We left Rome and took a train to Florence, or Firenze in Italian. Waking up was difficult due to the excessive miles walked the day before. Honestly, I felt like an old woman, I was so stiff. However, we ate breakfast before catching the train, and the cappuccino and pastries really helped boost moods. I also think the fact that we had bought our train tickets separately and were therefore not sitting together was beneficial to our attitudes towards each other. Sometimes you just need a little space, even with your favorite people.
When we first arrived in Florence, the weather was a little dreary, as if it had just rained. It was considerably colder than Rome, where we were unprepared for the amount of sweating we’d do. Thinking back on it, it wasn’t that hot, perhaps in the low 70s, just like Malta. However, it’s location further from the coast may have resulted in a lack of the cooling sea breezes that we experience here on the island, thus making it seem ridiculously warm.
We didn’t know exactly how to get to our loding, but we knew that it was within sight of the Duomo (the Cathedral of Santa Maria del Fiore) and we weren’t too worried about finding our way there. It turns out that our place, entitled Duomo View B&B, was appropriately named, as it was legitimately 50meters away from the Duomo. It was fantastic. We would walk out the front door and find ourselves right in the middle of the square.
Naturally, we decided to walk around the city and see what we could find. We got pizza at a place that was recommended to us by the owner of our hotel- Pizzeria a Teatro. He told us it was his favorite place in Florence to eat pizza and I admit, it was pretty awesome. But then again, when is pizza not awesome?
We made a big loop and walked down by the Arno River and then hiked up the other side of the city to the Piazzale Michelangelo. This square is high above the city and has wonderful views of the river, the Duomo, the bell tower Badia Fiorentina, and much more. The square also features bronze casts of Michelangelo’s The David and some of his other works. It’s amazing and I could have spent hours looking over the city while nice guitar music strummed in the background.
We finished off the day in the only way to finish a day in Italy, which was by eating some delicious gelato in the square while admiring the Duomo with the moon peeping up behind it.
We got up early today to visit the inside of the Duomo. For as intricately designed as it is on the outside, the inside was surprisingly plain and simple, but beautiful nonetheless.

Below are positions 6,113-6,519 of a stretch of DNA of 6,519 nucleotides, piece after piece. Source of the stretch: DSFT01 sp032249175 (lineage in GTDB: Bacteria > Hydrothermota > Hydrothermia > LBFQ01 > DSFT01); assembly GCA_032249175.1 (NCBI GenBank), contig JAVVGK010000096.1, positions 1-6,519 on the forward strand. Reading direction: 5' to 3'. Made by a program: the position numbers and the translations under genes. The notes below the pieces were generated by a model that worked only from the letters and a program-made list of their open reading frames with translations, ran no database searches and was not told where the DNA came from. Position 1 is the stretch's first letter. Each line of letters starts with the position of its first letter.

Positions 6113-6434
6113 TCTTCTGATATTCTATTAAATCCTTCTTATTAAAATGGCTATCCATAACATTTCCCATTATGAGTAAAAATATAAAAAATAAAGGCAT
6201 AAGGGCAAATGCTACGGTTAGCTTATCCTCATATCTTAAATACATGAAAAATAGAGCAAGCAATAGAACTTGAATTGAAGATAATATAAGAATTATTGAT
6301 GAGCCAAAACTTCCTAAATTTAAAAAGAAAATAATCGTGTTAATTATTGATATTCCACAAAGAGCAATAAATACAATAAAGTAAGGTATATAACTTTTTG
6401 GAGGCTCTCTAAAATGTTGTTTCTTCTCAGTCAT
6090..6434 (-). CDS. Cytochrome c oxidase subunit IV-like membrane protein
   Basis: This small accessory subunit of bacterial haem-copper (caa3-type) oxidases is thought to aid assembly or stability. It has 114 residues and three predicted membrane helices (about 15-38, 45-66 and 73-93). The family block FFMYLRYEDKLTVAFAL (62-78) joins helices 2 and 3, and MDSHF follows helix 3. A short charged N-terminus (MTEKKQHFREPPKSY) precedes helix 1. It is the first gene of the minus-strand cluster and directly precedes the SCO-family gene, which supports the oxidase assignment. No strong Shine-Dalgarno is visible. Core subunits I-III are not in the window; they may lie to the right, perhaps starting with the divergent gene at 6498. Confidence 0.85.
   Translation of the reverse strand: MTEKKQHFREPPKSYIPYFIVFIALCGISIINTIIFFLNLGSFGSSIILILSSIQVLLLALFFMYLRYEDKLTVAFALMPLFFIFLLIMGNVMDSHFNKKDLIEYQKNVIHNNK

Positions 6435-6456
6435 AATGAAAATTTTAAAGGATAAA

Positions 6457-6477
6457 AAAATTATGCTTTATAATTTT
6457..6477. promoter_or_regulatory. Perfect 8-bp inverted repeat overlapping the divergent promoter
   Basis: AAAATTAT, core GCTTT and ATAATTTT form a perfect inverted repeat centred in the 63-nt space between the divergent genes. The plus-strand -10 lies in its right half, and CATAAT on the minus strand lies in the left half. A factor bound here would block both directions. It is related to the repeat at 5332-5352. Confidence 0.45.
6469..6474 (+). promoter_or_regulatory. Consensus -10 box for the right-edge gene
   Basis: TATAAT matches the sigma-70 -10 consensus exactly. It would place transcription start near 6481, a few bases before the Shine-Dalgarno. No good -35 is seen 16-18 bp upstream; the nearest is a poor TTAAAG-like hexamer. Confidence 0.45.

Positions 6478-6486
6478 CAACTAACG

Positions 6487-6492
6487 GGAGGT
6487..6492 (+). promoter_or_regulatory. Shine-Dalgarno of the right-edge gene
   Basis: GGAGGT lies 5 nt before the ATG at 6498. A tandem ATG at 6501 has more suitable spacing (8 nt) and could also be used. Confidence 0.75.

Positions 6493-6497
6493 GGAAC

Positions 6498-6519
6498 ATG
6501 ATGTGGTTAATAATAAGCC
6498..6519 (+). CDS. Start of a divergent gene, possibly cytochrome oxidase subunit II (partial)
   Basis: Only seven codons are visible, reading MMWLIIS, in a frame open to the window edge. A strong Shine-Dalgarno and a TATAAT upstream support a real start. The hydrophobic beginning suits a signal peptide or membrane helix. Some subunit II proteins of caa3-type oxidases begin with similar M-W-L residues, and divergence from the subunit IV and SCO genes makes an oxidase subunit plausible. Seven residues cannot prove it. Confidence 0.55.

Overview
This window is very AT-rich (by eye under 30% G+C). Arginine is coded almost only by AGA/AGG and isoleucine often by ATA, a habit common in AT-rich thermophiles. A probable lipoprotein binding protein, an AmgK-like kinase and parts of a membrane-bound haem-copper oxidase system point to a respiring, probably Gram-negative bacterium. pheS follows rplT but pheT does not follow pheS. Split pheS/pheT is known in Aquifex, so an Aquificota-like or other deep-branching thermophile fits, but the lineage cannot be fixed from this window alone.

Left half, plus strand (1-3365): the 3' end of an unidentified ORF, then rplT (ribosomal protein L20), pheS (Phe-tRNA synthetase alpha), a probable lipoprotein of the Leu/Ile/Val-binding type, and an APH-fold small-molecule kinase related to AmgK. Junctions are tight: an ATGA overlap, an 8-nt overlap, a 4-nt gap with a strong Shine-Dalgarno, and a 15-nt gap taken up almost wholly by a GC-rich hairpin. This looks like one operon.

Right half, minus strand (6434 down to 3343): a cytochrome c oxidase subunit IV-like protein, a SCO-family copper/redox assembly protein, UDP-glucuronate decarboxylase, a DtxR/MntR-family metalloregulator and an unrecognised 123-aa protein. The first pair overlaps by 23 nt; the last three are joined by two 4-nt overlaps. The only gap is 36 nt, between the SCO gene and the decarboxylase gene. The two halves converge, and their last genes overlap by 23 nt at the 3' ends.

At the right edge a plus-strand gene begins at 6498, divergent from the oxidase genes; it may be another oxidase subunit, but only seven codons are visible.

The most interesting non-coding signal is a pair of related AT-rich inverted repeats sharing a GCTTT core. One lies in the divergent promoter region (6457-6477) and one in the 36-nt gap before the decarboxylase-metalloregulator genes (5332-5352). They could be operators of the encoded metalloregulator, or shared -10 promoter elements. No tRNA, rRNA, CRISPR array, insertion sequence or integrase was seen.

Most people who visit Florence choose to hike to the top of the Duomo to get some amazing views of the city. We considered this, but ultimately decided against it, because to us, the Duomo is the view. Instead, we walked to the nearby Palazzio Vecchio, Florence’s town hall, and climbed the tower there. I would hands-down recommend this option to anyone who asked. We still were able to see fantastic views of the city, but the Duomo, the landmark building of Florence, was included, which was what we really wanted.
We headed to the Mercato Centrale for lunch, where we had some delicious pesto pasta and haggled with some street market vendors over some leather goods that are iconic of Italy in general, but especially popular in Florence.
As I mentioned before, Michelangelo has a bit of a presence in Florence, as that’s where he grew up and studied. The Galleria Academia houses one of his most famous piece of work, The David. It is extremely well known and there are multiple copies of it throughout the city. We saw many copies, but the original is stunning. The statue is enormous- 17 feet tall- and while this may seem painfully obvious, especially to someone with a religious background like myself, I did not realize that the statue is of David from the Biblical story David and Goliath. I didn’t make the connection until I read up on David after visiting the museum. I know, it’s bad. Michelangelo even portrayed him as holding a slingshot. While visiting the museum, I clearly remember saying, “I wonder what he’s holding?” Yeah..
Anyway, the history surrounding the sculpture is actually pretty fascinating. It was originally supposed to go on the top of the Duomo, but the size made it impossible. It was made to represent the defense of the civil liberties of those in Florence against the Roman enemy. This was demonstrated by turning the statue so that the eyes were glaring towards Rome. The history of the commission and creation is extensive and I suggest reading about it if Renaissance art is interesting to you. Seeing The David was a similar experience to seeing Van Gogh’s work in London, which I explained in this post. Seeing something, specifically a work of art or a building, that you have heard about for so long, is not one of those situations in when it is underwhelming or not as cool as you thought. It’s better.
For dinner we went back to the market and I convinced Matt to eat tripe with me! I had seen it when we went for lunch and I wanted it. We ate it on a sandwich and I was very pleased- I really liked it! I said at the time that I would eat it again, and I did, just a few days later! We ended the day very similarly to the day before, with gelato! But this time we purposefully sought out a place that we had walked by the day before that featured a wall of running chocolate. We weren’t disappointed.
Florence was amazing- it’s probably one of my favorite places in Europe that I’ve visited while I’ve been over here. It’s small and easy to navigate, making it much more cozy than Rome. The architecture is gorgeous and I could not stop staring at the Duomo. The river, the tiny streets, pizzerias on every corner- this is a place that is perfect for any type of trip, traveler, and group of people to visit!